Kingdom of heaven (Gospel of Matthew)

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Kingdom of heaven (Greek: Βασιλεία τῶν οὐρανῶν) is a phrase used in the Gospel of Matthew. It is generally seen as equivalent to the phrase "kingdom of God" (Greek: βασιλεία τοῦ θεοῦ) in the Gospel of Mark and the Gospel of Luke. Thought to be the main content of Jesus's preaching in the Gospel of Matthew, the "kingdom of heaven" described "a process, a course of events, whereby God begins to govern or to act as king or Lord, an action, therefore, by which God manifests his being-God in the world of men."[1]

Compared with "kingdom of God"[edit]

Classical scholar Howard W. Clarke notes that Matthew 3:2 is the first reference to the "kingdom of heaven" in the Gospel of Matthew.[2] The gospels of Mark, Luke, and John never use this expression, preferring instead in parallel texts the term "kingdom of God". Matthew's use of the word "heaven" is sometimes seen as a reflection of the sensibilities of the Jewish audience this gospel was directed to, and thus tried to avoid the word "God." Most scholars feel the two phrases are theologically identical. Of Matthew's thirty-two uses of this expression, twelve occur in material that is parallel to Mark and/or Luke, that addresses exactly the same topics but consistently refer to the "kingdom of God", e.g., the first beatitude (Matt 5:3; cf. Luke 6:20) and several remarks about, or included in, parables (Matt 13:11, 31, 33; cf. Mark 4:11, 30; Luke 8:10; 13:18, 20).

Robert Foster rejects this view. He finds the standard explanation hard to believe as Matthew uses the word "God" many other times and even uses the phrase "kingdom of God" four times. Foster argues that, to Matthew, the two concepts were different. For Foster, the word "heaven" had an important role in Matthew's theology and links the phrase especially to "Father in heaven", which Matthew frequently uses to refer to God. Foster argues that the "kingdom of God" represents the earthly domain that Jesus' opponents such as Pharisees thought they resided in, while the "kingdom of heaven" represents the truer spiritual domain of Jesus and his disciples.[3]

Some theological bodies, such as the Jehovah's Witnesses, believe that only a selected minority of people, the 144.000 mentioned in Revelation, will be allowed to enter the Kingdom of Heaven, while all the other righteous men will live on the new earth, which will be governed by God as well. As such the Kingdom of Heaven would be part of the Kingdom of God, but not constitute the entirety of it.[4]

End times[edit]

When the phrase was first used, it was clearly intended to be eschatological with the kingdom of heaven referring to the end times[citation needed]. However, when the last judgment failed to occur within the era of the early Church, Christian scholars came to understand the term in reference to a spiritual state within (confer with Luke 17:21), or a much delayed end time (confer with Matthew 24:36). There is a difficulty for those believing in a delayed end time, since the phrase "the kingdom of God" is linked with other phrases like "at hand" or "is near," implying an imminent event. To this challenge, Albright and Mann suggest a better translation would state that the kingdom is "fast approaching."[5] R. T. France sees it as even more immediate suggesting that the phrase should be read as referring to "a state of affairs that is already beginning and demands immediate action."[6]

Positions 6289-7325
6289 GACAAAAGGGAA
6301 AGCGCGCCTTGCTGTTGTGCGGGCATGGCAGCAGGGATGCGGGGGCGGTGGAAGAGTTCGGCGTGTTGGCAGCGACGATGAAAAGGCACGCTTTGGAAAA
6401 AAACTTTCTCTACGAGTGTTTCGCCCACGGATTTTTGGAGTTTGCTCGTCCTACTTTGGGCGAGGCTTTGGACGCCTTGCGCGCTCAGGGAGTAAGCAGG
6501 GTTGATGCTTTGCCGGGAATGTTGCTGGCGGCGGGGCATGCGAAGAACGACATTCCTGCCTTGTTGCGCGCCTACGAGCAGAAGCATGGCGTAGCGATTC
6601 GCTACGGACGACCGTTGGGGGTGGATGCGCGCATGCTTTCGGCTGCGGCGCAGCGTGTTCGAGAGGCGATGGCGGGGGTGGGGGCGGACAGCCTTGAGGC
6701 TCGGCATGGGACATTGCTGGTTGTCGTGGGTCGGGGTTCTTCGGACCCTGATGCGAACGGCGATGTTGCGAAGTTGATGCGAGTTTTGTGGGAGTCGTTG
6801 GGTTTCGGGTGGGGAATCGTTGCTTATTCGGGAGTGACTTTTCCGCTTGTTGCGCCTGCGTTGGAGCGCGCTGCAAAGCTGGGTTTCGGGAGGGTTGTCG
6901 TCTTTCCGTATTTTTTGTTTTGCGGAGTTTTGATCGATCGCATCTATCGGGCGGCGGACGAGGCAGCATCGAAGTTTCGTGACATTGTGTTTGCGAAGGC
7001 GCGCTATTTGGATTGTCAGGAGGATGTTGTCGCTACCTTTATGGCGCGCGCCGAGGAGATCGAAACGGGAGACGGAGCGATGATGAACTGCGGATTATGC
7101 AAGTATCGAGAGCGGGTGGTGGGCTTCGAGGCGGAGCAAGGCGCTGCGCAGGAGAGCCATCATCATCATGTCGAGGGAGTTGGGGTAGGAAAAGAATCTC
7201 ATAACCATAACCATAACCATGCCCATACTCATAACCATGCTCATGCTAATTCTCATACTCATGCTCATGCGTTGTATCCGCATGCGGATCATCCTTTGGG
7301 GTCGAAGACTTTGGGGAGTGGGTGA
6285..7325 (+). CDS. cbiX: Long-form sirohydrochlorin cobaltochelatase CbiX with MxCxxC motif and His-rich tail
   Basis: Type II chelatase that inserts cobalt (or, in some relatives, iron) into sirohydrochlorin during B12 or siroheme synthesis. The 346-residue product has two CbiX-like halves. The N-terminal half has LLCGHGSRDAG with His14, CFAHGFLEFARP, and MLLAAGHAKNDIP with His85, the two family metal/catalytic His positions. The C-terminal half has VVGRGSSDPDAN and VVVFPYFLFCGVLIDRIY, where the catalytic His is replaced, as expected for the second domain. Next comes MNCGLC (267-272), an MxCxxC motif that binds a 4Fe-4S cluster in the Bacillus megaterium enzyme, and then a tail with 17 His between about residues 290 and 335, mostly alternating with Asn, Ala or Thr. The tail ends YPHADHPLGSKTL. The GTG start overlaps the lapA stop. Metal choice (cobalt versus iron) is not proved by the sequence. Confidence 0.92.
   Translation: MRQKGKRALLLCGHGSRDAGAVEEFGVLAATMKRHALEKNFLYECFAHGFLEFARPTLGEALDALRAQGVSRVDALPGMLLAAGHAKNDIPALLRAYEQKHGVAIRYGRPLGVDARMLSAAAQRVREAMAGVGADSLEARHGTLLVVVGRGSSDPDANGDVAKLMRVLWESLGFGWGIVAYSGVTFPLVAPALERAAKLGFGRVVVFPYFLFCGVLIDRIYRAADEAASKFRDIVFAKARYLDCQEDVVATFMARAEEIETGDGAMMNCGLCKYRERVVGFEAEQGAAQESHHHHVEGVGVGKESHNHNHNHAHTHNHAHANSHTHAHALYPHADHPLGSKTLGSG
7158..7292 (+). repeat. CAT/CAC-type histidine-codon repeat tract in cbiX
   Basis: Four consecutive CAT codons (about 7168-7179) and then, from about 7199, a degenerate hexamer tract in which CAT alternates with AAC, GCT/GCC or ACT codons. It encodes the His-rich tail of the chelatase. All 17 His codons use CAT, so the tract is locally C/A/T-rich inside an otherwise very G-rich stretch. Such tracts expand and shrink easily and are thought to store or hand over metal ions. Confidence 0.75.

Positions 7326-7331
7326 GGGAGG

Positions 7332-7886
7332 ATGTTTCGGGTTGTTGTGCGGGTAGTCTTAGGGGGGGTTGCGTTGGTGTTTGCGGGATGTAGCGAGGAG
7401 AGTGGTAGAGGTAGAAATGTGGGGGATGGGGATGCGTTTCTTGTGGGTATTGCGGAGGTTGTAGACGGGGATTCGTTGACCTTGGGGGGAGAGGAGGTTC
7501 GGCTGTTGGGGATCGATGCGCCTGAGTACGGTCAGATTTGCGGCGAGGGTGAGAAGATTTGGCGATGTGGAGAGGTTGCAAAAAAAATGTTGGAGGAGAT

In the New Testament the throne of God is talked about in several forms: Heaven as the throne of God, the throne of David, the throne of Glory, the throne of Grace and many more.[7] The New Testament continues Jewish identification of heaven itself as the "throne of God,"[8] but also locates the throne of God as "in heaven" and having a second subordinate seat at the Right Hand of God for the Session of Christ.[9]

See also[edit]


  1. ^ Schillebeeckx, Edward (1983) [1974]. Jesus: An Experiment in Christology. London: Fount Paperbacks. pp. 140–141. ISBN 0-00-626586-3.
  2. ^ Clarke, Howard W. The Gospel of Matthew and its Readers: A Historical Introduction to the First Gospel. Bloomington: Indiana University Press, 2003.
  3. ^ Foster, Robert (October 2002). "Why on Earth Use 'Kingdom of Heaven'?: Matthew's Terminology Revisited". New Testament Studies. 48 (4). doi:10.1017/S0028688502000292. ISSN 0028-6885. S2CID 162625208.
  4. ^ "Who Goes to Heaven? | Bible Questions".
  5. ^ Albright, W.F. and C.S. Mann. "Matthew." The Anchor Bible Series. New York: Doubleday & Company, 1971.
  6. ^ France, R. T. The Gospel According to Matthew: an Introduction and Commentary. Leicester: Inter-Varsity, 1985.
  7. ^ Kittel, Gerhard (1966). Theological Dictionary of the New Testament. Vol. 3. Wm. B. Eerdmans Publishing. pp. 164–66. ISBN 0-8028-2245-2.
  8. ^ William Barclay, The Gospel of Matthew: Chapters 11-28 p340 Matthew 23:22 "And whoever swears by heaven swears by the throne of God and by him who sits upon it."
  9. ^ Philip Edgecumbe Hughes A Commentary on the Epistle to the Hebrews p401 1988 "The theme of Christ's heavenly session, announced here by the statement he sat down at the right hand of God, .. Hebrews 8:1 "we have such a high priest, one who is seated at the right hand of the throne of the Majesty in heaven")"